One Nation’s Epidemic, One Firm’s Opportunity

The Guardian reports that amid “the worst-ever African meningitis epidemic”, Pfizer flew in teams of pharmaceutical researchers to trial antibiotics on affected Nigerians. In 1996, the company reportedly commandeered part of the Kano hospital, “dosed 200 children …[and] left, leaving behind some surplus drugs and equipment for the hospital”. Given that they were struggling to keep scores of people alive, Médecins sans Frontières (MSF) doctors were reportedly “appalled” by an “opportunistic and inappropriate” exercise. Former MSF president Jean Hervé Bradol reportedly said that the Kano team was “shocked that Pfizer continued the so-called scientific work in the middle of hell”.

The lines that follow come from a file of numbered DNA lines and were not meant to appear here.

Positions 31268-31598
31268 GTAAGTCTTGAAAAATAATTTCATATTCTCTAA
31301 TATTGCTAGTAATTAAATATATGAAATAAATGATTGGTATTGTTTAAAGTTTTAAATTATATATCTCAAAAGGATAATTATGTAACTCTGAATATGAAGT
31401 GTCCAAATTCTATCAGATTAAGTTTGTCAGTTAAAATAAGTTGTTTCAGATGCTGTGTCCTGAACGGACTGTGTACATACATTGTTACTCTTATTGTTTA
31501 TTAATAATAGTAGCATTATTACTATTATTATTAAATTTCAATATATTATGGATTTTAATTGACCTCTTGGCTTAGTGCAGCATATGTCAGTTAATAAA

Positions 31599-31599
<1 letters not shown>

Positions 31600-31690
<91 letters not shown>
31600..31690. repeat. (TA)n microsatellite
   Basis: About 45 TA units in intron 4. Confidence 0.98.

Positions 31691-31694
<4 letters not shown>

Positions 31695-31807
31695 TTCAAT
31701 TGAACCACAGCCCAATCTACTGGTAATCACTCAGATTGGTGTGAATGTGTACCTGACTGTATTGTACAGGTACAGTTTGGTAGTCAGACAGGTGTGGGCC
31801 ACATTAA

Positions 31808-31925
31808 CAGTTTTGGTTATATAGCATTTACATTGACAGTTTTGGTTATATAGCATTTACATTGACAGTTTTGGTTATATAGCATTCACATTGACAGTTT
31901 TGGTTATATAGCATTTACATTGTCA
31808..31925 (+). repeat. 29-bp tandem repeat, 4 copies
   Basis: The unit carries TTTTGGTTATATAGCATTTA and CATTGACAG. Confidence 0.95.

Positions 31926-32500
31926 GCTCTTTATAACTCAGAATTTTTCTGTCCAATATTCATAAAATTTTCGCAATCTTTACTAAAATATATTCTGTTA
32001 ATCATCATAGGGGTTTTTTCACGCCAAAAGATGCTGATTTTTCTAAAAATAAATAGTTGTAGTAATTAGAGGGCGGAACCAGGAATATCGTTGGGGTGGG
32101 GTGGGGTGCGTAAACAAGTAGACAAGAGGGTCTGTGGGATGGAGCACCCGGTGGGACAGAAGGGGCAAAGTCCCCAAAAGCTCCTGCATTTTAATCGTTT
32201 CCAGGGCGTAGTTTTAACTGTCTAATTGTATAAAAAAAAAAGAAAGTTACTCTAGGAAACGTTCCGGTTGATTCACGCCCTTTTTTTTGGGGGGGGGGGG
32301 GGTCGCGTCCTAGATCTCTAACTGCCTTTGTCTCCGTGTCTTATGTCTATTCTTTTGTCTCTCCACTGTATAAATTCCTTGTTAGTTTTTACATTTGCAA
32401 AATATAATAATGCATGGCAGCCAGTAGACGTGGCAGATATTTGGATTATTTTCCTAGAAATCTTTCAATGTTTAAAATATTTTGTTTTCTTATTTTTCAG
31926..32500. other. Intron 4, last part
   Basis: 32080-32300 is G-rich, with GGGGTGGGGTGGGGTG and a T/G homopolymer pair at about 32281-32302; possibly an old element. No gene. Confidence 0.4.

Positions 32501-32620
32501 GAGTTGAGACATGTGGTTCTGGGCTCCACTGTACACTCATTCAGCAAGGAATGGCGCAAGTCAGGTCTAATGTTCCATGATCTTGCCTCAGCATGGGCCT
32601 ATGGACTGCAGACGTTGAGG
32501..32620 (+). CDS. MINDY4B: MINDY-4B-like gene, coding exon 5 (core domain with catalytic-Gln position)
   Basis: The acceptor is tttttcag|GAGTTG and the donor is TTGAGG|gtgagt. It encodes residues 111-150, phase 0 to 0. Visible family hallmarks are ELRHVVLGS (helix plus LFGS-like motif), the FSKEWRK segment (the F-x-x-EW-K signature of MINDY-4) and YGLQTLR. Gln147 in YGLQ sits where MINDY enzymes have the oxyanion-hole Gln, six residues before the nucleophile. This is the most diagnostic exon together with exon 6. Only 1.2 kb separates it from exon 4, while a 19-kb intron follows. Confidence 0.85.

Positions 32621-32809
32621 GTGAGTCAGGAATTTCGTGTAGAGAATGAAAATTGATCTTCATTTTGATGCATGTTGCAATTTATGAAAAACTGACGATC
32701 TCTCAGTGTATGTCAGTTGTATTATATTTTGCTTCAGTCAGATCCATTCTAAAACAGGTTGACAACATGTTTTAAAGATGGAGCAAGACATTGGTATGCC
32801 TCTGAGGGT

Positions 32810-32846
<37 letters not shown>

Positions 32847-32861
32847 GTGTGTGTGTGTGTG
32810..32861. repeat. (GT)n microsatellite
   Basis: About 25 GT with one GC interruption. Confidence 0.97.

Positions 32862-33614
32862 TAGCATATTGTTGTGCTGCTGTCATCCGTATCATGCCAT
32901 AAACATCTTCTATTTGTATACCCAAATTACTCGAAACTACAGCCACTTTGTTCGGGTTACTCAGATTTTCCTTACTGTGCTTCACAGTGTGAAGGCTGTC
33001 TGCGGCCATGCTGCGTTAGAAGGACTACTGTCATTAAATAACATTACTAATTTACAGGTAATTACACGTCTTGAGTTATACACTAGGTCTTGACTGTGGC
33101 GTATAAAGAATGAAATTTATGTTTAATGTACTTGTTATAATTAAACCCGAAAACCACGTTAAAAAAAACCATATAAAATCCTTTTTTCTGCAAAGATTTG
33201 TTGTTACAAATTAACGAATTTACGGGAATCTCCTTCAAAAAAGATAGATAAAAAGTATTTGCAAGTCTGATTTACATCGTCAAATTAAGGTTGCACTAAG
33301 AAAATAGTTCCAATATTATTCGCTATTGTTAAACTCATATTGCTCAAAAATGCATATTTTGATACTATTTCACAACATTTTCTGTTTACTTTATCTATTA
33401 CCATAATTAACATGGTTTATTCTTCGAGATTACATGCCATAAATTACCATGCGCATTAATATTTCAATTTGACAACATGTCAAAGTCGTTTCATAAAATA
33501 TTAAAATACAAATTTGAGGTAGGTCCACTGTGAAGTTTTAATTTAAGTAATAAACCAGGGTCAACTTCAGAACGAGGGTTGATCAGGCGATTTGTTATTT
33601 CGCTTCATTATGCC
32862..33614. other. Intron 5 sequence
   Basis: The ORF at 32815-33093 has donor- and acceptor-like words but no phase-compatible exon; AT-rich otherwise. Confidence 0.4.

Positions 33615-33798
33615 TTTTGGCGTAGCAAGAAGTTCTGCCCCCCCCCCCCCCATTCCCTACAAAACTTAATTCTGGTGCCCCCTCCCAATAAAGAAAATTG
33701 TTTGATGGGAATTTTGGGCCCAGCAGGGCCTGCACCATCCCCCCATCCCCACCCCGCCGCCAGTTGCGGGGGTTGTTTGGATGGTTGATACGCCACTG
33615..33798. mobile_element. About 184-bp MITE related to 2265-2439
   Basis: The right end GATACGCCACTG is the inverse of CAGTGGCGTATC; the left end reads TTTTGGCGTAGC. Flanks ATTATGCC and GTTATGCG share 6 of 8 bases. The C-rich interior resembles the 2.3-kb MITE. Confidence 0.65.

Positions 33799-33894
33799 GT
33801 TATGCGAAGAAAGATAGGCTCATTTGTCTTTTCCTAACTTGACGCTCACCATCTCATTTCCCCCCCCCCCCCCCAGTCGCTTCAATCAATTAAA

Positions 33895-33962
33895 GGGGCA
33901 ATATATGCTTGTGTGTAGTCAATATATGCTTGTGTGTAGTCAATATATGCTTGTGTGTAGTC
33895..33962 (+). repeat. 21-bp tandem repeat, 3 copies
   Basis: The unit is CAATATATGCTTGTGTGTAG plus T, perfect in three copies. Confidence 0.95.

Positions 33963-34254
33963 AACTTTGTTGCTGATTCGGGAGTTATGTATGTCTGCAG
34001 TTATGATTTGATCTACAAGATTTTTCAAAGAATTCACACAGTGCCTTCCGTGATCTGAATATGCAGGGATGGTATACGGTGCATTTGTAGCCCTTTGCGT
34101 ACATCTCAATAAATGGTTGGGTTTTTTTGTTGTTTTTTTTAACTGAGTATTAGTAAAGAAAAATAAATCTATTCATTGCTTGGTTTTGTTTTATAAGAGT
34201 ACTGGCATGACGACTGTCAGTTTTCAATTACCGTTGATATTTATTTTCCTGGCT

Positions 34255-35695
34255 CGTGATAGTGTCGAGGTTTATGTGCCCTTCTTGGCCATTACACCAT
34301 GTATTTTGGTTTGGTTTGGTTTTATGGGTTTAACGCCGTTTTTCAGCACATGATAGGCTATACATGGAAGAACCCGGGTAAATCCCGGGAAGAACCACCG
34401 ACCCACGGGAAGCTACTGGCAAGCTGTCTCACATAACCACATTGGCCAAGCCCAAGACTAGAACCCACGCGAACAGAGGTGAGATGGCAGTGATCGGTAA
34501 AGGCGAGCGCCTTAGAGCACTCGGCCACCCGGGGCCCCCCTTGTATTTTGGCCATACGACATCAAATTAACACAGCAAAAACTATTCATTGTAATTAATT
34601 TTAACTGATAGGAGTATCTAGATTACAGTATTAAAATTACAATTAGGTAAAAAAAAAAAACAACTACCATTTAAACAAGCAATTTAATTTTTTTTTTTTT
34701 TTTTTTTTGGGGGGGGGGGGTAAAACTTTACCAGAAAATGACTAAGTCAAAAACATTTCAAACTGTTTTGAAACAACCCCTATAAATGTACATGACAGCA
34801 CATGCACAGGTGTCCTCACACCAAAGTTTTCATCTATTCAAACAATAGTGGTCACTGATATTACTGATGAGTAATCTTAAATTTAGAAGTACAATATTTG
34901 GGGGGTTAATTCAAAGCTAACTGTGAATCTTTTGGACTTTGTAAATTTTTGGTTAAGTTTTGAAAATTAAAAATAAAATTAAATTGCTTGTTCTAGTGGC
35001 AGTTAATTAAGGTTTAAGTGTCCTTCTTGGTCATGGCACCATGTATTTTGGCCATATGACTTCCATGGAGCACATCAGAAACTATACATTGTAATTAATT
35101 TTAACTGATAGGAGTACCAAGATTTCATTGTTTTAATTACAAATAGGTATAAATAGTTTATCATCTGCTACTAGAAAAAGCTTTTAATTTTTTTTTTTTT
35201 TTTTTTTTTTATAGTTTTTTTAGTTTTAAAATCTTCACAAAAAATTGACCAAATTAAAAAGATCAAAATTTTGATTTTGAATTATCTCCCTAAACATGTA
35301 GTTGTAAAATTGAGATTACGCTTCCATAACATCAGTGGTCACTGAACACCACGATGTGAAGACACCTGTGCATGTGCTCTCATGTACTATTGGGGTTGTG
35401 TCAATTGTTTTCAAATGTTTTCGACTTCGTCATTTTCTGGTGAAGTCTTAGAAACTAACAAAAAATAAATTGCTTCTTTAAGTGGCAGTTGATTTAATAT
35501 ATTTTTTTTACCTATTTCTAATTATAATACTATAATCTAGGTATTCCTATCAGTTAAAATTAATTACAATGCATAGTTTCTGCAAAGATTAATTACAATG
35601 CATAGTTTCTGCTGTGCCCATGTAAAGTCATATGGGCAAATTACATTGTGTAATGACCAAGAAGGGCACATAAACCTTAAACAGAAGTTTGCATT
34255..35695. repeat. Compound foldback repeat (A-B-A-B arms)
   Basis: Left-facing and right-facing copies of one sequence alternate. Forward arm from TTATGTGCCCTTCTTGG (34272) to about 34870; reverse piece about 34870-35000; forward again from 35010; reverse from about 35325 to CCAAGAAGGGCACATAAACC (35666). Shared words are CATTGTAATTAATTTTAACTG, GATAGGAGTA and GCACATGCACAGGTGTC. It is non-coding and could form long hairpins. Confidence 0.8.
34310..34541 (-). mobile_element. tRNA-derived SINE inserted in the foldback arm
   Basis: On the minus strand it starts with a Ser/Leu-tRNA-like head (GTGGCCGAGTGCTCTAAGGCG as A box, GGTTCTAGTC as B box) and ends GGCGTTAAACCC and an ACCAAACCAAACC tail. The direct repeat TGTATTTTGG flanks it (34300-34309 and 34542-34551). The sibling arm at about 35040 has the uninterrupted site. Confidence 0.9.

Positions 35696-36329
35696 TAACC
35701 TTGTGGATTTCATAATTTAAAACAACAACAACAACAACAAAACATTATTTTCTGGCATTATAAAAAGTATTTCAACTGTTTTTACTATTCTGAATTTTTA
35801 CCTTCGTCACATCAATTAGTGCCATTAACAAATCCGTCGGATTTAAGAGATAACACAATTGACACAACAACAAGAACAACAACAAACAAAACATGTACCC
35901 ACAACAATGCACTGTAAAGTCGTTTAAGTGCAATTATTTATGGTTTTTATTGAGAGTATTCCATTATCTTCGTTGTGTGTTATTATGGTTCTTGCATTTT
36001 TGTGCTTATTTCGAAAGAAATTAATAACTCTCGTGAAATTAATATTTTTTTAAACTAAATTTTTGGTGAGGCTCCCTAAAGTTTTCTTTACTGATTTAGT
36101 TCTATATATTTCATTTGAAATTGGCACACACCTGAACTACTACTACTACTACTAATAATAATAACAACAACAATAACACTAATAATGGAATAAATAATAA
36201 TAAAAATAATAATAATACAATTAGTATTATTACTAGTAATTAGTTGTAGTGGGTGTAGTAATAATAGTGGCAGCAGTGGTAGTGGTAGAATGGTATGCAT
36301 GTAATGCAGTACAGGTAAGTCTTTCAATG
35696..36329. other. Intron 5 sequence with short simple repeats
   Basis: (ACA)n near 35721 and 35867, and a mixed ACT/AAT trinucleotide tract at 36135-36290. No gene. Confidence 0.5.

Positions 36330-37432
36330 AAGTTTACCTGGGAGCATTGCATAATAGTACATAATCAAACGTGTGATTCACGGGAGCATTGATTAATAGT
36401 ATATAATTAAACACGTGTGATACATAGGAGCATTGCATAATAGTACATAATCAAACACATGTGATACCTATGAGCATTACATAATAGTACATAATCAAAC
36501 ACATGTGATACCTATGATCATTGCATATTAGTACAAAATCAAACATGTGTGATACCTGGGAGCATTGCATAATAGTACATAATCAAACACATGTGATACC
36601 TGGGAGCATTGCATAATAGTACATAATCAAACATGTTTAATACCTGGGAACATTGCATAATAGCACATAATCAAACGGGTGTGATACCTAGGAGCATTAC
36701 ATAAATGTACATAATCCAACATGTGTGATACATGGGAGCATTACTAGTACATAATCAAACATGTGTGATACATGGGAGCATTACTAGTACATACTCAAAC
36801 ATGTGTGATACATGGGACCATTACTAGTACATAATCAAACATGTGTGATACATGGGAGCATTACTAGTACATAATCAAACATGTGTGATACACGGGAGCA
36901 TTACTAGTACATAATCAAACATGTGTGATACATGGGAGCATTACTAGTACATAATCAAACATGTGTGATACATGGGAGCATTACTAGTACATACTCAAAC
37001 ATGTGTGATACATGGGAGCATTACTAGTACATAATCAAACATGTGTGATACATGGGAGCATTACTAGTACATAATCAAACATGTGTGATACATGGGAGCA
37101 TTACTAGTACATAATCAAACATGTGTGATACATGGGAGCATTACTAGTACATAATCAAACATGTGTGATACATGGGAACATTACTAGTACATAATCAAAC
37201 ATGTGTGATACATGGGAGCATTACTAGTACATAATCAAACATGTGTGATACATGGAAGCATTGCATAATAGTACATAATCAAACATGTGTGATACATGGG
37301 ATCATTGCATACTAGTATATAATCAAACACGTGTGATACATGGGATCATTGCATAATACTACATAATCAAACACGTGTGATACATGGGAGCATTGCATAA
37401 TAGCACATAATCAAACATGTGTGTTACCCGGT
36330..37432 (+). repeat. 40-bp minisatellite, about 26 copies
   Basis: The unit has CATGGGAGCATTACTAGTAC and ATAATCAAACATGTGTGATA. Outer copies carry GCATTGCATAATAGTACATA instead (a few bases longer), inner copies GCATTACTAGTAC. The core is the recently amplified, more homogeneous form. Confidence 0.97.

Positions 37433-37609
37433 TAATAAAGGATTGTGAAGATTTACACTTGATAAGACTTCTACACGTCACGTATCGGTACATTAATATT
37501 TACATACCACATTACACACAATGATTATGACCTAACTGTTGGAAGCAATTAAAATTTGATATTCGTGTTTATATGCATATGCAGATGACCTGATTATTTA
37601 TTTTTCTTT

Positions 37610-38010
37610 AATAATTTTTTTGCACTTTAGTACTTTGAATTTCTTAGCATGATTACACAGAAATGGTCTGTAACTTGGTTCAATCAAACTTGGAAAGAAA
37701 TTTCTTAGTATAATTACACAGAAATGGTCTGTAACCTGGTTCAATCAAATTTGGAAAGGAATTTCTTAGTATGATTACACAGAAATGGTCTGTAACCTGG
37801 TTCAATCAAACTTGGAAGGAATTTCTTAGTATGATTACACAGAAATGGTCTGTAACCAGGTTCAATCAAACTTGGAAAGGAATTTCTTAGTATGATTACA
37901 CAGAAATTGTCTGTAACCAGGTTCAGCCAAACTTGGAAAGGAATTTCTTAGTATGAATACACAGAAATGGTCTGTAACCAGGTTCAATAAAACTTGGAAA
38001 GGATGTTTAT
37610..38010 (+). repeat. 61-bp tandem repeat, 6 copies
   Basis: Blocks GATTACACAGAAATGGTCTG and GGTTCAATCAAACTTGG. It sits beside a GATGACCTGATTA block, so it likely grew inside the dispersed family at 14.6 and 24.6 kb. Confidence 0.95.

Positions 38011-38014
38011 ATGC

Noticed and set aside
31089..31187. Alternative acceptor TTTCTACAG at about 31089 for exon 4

As 189 of the children survived, Pfizer reportedly regarded the trial as a success. However, The Guardian reports that the trial also left profound mistrust of pharmaceutical companies, which some people suggest has hampered vaccination rates. Families of the children who did not live have reportedly attempted to sue Pfizer, with little success, though the Kano state government achieved a US$75 million settlement of criminal and civil charges in relation to the drug trial. Conversely, federal lawsuits were reportedly dropped in October 2009, months after Pfizer allegedly “hired investigators to unearth evidence of corruption against the Nigerian attorney general in order to persuade him to drop the case”.
The Guardian: As doctors fought to save lives, Pfizer flew in drug trial team (9 December 2010)
The Guardian: WikiLeaks cables: Pfizer ‘used dirty tricks to avoid clinical trial payout’ (9 December 2010)
(Source: The Guardian)